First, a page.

You could argue that Philadelphia already has an architecture museum: itself. The city boasts an architectural lineage longer and more varied than that of almost any other place in America, ranging from the Lilliputian colonial-era houses along Elfreth's Alley to the gargantuan, newly minted Comcast Center, the country's tallest green skyscraper.

But wouldn't it be nice if you could survey the full spectrum of the city's building history all in one convenient spot?

With the opening last week of the new Center for Architecture at 12th and Arch Streets, Philadelphia now has the beginnings of just such a place. Created by the local chapter of the American Institute of Architects, the center combines the AIA's administrative offices and its popular bookstore with a group of meeting rooms and a small, but easily expandable, exhibit space.

Galleries devoted to architecture are well established in New York, Chicago and San Francisco. But despite being the second oldest AIA chapter in the country, founded in 1869, Philadelphia has lacked its own showplace. One reason is that the chapter had been ensconced for almost 80 years in high-rise offices built with the profession in mind, the Architects Building at 17th and Sansom Streets. Designed just before the 1929 stock-market crash by a committee of the city's most prominent architects, including Paul Philippe Cret, the building offered a convenient, if low-visibility, home.

In 1976, the architects enlarged their profile a bit by opening a bookstore in the tiny corner lot. Because space was at a premium, the rotating exhibits were limited to a single display window.

The chance to open a real gallery finally came in 2006, when the owners of the Architects Building announced they were converting the slim art deco tower to a boutique hotel for the Kimpton chain, forcing the AIA to search for new space.

The organization soon understood that it had been priced out of its neighborhood, which has become Center City's premier shopping and office district. John Claypool, the chapter's executive director, looked at about 50 locations before buying a ground-floor commercial condo space at 1218 Arch St., the historic, classical revival manufacturing loft built in 1902 for Young, Smyth, Field & Co.

Though the new address is slightly outside the city's dense retail heart, the location is steps from the Convention Center and the Reading Terminal Market. When the Fabric Workshop debuts its new gallery space July 14, there will the nucleus of a virtual arts district - a dramatic turnaround for a block that seemed impervious during the last 15 years to the economic impact of the convention business.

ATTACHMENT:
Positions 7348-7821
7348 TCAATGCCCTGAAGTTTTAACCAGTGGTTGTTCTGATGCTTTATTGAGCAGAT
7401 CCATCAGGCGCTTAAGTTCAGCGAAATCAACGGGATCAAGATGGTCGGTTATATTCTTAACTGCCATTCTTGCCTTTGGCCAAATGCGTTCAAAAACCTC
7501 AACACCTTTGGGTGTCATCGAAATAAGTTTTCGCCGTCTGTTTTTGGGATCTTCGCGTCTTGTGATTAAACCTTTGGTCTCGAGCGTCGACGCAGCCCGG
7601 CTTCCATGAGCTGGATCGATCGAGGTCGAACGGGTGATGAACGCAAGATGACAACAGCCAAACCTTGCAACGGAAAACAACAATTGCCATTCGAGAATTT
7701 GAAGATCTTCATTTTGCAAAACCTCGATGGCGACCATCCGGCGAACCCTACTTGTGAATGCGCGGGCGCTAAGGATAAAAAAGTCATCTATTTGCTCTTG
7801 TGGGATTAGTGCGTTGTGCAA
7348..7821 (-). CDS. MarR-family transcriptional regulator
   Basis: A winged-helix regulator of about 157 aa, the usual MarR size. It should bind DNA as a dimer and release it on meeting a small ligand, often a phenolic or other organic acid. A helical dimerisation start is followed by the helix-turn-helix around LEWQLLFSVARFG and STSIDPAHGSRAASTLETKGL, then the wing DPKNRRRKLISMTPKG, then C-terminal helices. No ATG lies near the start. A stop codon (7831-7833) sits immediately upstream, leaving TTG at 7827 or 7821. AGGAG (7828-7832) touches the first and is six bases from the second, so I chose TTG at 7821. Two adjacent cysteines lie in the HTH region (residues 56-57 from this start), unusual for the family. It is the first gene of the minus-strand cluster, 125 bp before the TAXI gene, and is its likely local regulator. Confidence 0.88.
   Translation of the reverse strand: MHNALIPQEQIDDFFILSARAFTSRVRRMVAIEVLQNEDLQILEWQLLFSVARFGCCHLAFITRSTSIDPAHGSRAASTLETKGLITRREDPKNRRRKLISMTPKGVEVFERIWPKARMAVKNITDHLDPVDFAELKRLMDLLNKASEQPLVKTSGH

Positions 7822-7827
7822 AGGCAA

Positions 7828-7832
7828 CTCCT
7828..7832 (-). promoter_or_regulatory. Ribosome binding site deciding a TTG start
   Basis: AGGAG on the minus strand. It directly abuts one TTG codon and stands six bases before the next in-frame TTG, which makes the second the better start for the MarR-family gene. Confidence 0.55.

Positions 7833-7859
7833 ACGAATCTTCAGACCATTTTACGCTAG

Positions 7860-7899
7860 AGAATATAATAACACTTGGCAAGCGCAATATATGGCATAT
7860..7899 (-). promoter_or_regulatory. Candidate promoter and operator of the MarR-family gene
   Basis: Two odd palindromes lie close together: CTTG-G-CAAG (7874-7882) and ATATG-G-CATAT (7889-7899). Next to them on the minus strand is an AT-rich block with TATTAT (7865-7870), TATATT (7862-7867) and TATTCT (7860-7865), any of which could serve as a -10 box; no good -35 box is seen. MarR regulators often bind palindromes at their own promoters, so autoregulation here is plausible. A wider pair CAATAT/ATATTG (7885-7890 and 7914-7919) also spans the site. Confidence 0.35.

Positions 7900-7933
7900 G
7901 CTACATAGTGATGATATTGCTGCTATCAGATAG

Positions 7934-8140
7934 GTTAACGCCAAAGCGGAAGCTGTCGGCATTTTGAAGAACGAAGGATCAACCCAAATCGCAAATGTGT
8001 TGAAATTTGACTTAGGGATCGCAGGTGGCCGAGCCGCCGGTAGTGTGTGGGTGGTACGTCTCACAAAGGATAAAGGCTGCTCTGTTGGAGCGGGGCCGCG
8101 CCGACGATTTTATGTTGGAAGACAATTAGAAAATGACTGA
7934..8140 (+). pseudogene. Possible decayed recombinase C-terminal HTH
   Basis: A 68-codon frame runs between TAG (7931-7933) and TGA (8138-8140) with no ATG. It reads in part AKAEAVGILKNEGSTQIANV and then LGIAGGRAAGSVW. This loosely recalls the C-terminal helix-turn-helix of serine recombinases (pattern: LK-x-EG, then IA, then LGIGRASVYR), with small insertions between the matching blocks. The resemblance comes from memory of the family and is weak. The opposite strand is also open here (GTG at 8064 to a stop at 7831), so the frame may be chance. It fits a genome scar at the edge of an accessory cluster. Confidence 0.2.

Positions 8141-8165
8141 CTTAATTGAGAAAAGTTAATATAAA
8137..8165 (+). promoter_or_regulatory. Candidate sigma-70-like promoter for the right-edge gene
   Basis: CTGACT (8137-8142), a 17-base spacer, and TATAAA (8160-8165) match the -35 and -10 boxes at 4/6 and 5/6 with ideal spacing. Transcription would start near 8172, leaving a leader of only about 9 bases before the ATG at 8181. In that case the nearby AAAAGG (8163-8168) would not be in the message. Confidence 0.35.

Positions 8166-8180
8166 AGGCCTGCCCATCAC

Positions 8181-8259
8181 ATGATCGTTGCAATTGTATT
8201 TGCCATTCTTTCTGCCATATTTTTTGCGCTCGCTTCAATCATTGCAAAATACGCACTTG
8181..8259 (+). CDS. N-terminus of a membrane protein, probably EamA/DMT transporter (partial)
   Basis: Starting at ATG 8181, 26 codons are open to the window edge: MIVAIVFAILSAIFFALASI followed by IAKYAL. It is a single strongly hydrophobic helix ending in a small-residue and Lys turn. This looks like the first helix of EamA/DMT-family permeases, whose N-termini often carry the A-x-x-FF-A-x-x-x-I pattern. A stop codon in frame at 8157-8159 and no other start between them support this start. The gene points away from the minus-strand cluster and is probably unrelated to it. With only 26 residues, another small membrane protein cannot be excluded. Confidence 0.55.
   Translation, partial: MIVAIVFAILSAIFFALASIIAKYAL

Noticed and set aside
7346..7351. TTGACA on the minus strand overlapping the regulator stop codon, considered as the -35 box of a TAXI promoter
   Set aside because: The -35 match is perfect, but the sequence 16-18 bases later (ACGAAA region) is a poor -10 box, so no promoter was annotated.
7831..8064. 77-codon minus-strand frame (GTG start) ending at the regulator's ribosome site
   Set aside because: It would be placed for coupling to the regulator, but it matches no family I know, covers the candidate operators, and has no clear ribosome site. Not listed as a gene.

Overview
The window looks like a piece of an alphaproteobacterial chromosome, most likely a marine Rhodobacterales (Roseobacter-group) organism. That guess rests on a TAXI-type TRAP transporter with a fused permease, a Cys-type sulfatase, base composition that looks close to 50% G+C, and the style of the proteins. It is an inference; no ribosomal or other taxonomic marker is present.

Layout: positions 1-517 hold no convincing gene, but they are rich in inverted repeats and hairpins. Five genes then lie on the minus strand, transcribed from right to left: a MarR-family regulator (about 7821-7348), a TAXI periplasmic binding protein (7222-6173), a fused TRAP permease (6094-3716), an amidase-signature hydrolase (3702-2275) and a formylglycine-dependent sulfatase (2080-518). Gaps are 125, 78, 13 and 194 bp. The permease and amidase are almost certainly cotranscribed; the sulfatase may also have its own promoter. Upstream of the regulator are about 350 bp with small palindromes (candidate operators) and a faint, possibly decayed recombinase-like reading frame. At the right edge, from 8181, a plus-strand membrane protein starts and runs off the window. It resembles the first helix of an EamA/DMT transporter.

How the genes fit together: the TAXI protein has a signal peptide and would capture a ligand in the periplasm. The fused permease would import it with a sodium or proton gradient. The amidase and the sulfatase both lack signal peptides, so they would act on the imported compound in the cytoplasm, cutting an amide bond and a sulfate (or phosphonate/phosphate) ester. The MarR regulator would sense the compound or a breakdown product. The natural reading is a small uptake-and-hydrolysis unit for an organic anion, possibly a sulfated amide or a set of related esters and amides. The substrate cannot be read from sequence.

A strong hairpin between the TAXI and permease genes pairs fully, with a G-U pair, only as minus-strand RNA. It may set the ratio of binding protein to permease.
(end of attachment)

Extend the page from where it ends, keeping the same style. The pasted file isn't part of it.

The AIA's new center gives the organization more room for exhibits now, and the opportunity to expand later into a large basement. The street-level space also offers increased visibility for the bookstore and the gallery.

Having settled on a new home, there was then the delicate matter of finding the right architect to renovate it. The AIA organized a charette to solicit ideas. In the end, the space was designed in the same collective way as the Architects Building.

Design-by-committee rarely results in good work. And this time the committee had 1,400 professionals looking over its shoulder. But Brett Webber, who provided the design for the pivoting doors that separate the shop from the main conference room, says it was soon apparent that there was only one logical way to lay out the space: bookstore in front, meeting rooms in the middle, offices in the back, and a linear gallery along the side to connect them all. KlingStubbins contributed all the construction drawings.

Maybe because it's a group effort, the design is quite revealing about Philadelphia's current architectural preferences. The style of the space is deeply influenced by the city's industrial past. It's not just that the space was once a stockings factory. The architects took pains to highlight original details such as the triple set of leaded clerestory windows, rough brick walls and worn maple floors.

The new design elements are all frugal, functional and beautifully crafted, especially Webber's steel-and-mesh pivot doors, which are copies of the ones he created with fabricator Warren Holtzman for his own office. Instead of preening gestures, the designers allow the high, airy space to speak for itself. (Maybe too much, in fact. There could be a sign directing visitors to the gallery.)

Since the center is meant as a demonstration project, it was designed to be environmentally responsible. Besides the efficient ventilation systems and lights, the AIA persuaded manufacturers such as Knoll to donate slightly used furniture. Students at the AIA-sponsored Charter High School for Architecture and Design built the clever free-standing shelves. The only "frivolity," Claypool notes, is a group of hanging lights shaped like classic incandescent bulbs. The joke is that there are energy-saving LEDs inside.

With its attractive displays, the AIA bookstore has always been a good way to lure civilians and raise the public's design consciousness. Simple anecdotal evidence suggests that interest in architecture has never been higher, even as the quality of everyday buildings is falling to new lows.

It's interesting that the Netherlands, which created a comprehensive architecture museum in Rotterdam in 1993, has since become a hotbed of architectural innovation. Could there be a connection?

A real architecture museum that presented a timeline of Philadelphia's style changes could help us understand our city in a new way. An expanded AIA gallery can be that museum.

The more chances people have to see images and models of high-quality, contemporary architecture, the more literate and discerning they will be about their built environment.

Contact architecture critic Inga Saffron at 215-854-2213 or isaffron@phillynews.com.